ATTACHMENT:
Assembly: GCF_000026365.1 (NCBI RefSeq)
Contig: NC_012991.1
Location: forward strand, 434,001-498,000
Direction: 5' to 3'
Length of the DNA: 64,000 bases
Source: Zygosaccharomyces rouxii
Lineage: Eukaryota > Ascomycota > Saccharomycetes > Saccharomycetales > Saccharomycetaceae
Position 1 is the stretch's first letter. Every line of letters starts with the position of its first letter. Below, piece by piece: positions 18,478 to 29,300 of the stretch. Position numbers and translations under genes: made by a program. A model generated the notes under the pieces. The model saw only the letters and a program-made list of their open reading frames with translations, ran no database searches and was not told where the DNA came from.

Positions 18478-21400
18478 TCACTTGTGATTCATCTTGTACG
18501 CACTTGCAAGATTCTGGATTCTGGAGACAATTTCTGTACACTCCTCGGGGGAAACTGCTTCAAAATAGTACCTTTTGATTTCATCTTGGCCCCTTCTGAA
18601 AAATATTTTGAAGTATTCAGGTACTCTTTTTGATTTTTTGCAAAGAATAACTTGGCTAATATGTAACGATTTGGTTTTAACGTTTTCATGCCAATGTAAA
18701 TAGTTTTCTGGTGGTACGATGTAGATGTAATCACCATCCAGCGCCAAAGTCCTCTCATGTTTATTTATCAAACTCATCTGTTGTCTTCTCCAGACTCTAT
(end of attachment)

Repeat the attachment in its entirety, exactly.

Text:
Assembly: GCF_000026365.1 (NCBI RefSeq)
Contig: NC_012991.1
Location: forward strand, 434,001-498,000
Direction: 5' to 3'
Length of the DNA: 64,000 bases
Source: Zygosaccharomyces rouxii
Lineage: Eukaryota > Ascomycota > Saccharomycetes > Saccharomycetales > Saccharomycetaceae
Position 1 is the stretch's first letter. Every line of letters starts with the position of its first letter. Below, piece by piece: positions 18,478 to 29,300 of the stretch. Position numbers and translations under genes: made by a program. A model generated the notes under the pieces. The model saw only the letters and a program-made list of their open reading frames with translations, ran no database searches and was not told where the DNA came from.

Positions 18478-21400
18478 TCACTTGTGATTCATCTTGTACG
18501 CACTTGCAAGATTCTGGATTCTGGAGACAATTTCTGTACACTCCTCGGGGGAAACTGCTTCAAAATAGTACCTTTTGATTTCATCTTGGCCCCTTCTGAA
18601 AAATATTTTGAAGTATTCAGGTACTCTTTTTGATTTTTTGCAAAGAATAACTTGGCTAATATGTAACGATTTGGTTTTAACGTTTTCATGCCAATGTAAA
18701 TAGTTTTCTGGTGGTACGATGTAGATGTAATCACCATCCAGCGCCAAAGTCCTCTCATGTTTATTTATCAAACTCATCTGTTGTCTTCTCCAGACTCTAT